Chen

Newspaper row causes a plunge in Gome shares

PUBLISHED : Thursday, 12 May, 2011, 12:00am
UPDATED : Friday, 08 May, 2015, 9:12am

Shares in Gome Electrical Appliances dropped by as much as 4 per cent yesterday after a mainland newspaper reported former chairman Chen Xiao as saying the company had accounting loopholes and its stock has no prospects.

Gome issued a statement to the Hong Kong Stock Exchange yesterday saying it would not tolerate Chen's behaviour as expressed in the article and vowed to take appropriate steps to protect the company's interests.

Chen, who resigned from Gome in March, was quoted on Tuesday by 21st Century Business Herald, a Guangzhou-based newspaper, as saying he plans to sell all of his Gome stake because the 'golden days' of big electrical appliance chain stores were coming to an end.

He also said in the article there are 'grey areas' in the company's management system and suppliers are often required to pay high payments to place their products in Gome stores.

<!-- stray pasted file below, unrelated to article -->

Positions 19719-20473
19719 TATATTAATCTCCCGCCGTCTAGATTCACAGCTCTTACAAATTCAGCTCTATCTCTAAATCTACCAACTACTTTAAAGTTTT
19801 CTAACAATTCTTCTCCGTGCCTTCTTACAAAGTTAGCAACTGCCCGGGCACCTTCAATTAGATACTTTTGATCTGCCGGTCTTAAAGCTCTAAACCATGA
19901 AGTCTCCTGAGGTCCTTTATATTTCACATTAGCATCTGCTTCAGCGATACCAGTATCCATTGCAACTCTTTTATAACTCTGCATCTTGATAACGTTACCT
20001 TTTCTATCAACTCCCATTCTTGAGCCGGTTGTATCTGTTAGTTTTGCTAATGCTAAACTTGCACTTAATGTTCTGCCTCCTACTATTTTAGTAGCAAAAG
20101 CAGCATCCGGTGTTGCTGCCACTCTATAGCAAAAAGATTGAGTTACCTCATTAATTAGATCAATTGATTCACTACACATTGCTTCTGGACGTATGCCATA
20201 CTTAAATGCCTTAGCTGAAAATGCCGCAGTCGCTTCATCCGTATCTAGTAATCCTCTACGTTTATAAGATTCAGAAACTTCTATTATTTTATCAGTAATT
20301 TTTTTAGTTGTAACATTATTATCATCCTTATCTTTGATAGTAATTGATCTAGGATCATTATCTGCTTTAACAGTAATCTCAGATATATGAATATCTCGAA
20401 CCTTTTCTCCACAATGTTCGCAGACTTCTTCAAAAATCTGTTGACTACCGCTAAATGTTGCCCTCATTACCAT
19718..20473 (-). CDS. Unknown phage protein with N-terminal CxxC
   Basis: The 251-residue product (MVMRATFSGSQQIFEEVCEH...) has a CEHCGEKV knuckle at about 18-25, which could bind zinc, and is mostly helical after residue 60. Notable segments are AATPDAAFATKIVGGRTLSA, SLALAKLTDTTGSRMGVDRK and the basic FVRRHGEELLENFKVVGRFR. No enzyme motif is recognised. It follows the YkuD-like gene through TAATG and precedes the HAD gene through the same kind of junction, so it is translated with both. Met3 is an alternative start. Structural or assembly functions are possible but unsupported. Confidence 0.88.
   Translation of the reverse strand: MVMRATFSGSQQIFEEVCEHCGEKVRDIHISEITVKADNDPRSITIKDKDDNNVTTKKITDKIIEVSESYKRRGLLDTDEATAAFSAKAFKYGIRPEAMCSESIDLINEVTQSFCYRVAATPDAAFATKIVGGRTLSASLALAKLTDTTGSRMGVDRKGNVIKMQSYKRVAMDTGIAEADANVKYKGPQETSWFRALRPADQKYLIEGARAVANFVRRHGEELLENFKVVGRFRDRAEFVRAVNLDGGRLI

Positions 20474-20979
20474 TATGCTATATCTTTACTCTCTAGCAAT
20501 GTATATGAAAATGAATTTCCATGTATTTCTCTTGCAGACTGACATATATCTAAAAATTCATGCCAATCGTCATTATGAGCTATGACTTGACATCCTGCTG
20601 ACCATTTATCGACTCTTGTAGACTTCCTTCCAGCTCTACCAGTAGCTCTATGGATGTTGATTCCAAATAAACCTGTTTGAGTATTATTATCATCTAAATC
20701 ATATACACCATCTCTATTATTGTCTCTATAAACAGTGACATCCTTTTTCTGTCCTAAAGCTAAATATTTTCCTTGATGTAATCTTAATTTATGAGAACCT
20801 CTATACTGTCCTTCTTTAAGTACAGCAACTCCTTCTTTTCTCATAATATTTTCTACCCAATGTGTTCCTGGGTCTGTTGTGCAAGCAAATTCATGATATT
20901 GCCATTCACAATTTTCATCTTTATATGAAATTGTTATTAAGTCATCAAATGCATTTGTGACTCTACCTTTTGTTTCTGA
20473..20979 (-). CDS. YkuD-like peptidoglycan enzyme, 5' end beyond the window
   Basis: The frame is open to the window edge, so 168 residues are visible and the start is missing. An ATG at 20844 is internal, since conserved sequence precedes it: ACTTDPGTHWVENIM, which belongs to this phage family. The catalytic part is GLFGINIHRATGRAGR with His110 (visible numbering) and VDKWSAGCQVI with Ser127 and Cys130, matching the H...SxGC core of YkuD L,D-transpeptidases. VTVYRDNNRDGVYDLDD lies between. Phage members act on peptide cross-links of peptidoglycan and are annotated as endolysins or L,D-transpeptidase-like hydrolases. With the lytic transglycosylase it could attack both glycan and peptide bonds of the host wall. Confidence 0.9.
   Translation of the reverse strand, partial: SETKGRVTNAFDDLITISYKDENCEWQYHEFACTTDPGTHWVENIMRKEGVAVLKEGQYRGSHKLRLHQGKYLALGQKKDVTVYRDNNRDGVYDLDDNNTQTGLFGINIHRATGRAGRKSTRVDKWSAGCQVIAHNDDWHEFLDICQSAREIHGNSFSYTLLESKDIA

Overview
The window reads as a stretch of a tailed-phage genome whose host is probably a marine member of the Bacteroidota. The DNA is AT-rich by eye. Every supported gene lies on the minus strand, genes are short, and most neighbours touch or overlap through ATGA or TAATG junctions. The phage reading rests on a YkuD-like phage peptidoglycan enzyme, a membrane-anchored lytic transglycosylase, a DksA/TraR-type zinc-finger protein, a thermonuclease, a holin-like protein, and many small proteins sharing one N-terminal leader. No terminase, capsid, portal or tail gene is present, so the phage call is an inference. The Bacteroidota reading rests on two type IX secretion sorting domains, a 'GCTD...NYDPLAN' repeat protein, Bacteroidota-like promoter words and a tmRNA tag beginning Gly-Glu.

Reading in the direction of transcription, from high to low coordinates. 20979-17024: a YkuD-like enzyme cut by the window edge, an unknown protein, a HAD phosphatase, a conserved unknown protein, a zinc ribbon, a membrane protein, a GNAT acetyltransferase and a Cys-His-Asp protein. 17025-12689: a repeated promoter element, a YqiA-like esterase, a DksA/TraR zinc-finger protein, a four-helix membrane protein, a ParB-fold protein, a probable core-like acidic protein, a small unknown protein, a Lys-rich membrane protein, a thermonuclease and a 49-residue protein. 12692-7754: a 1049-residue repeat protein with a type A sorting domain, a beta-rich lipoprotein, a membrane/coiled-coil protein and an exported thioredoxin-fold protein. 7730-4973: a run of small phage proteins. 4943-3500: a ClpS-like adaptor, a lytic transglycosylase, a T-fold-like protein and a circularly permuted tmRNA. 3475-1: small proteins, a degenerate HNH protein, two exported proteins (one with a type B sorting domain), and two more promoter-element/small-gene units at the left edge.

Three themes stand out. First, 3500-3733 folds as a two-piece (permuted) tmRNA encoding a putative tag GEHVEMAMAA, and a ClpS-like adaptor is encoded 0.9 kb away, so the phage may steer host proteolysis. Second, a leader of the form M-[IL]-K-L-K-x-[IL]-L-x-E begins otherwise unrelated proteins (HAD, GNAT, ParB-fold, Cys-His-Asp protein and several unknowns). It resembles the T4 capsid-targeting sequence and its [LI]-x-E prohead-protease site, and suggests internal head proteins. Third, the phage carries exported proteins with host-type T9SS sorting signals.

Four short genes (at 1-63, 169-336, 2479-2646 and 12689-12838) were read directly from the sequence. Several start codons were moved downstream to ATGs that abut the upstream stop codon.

The share price of Gome fell as much as 4.2 per cent yesterday, closing at HK$2.72, down 3.2 per cent.

But Chen issued a statement hours after the publication of the story, denying he participated in formal interviews with the newspaper.

'The article is only based on parts of a casual talk (between the reporter and me). It's (the reporter's) personal understanding which lacks common sense. It's not what I originally meant and does not represent my views or opinions,' said Chen. The reporter has also made an apology for publishing the article without Chen's consent.

Last year, Chen and jailed Gome founder Wong Kwong-yu were locked in a boardroom battle for control of the company.

Although a shareholders' meeting in September voted down Wong's proposal to oust Chen, he still decided to resign early this year.

Liu Buchen, an expert on the mainland home appliance industry, said: 'Retailing giants in this industry have seen very high growth rate over the past 10 years. This will be hard to continue in future.

'The reality they have to face is that all the first-tier cities are already too crowded while the purchasing power in second and third-tier cities is still weak.

'But I think Mr Chen is a bit over pessimistic. I believe chain stores will still remain a mainstream sales channel in the next few years while online shopping and shops directly run by manufactures will be growing fast.'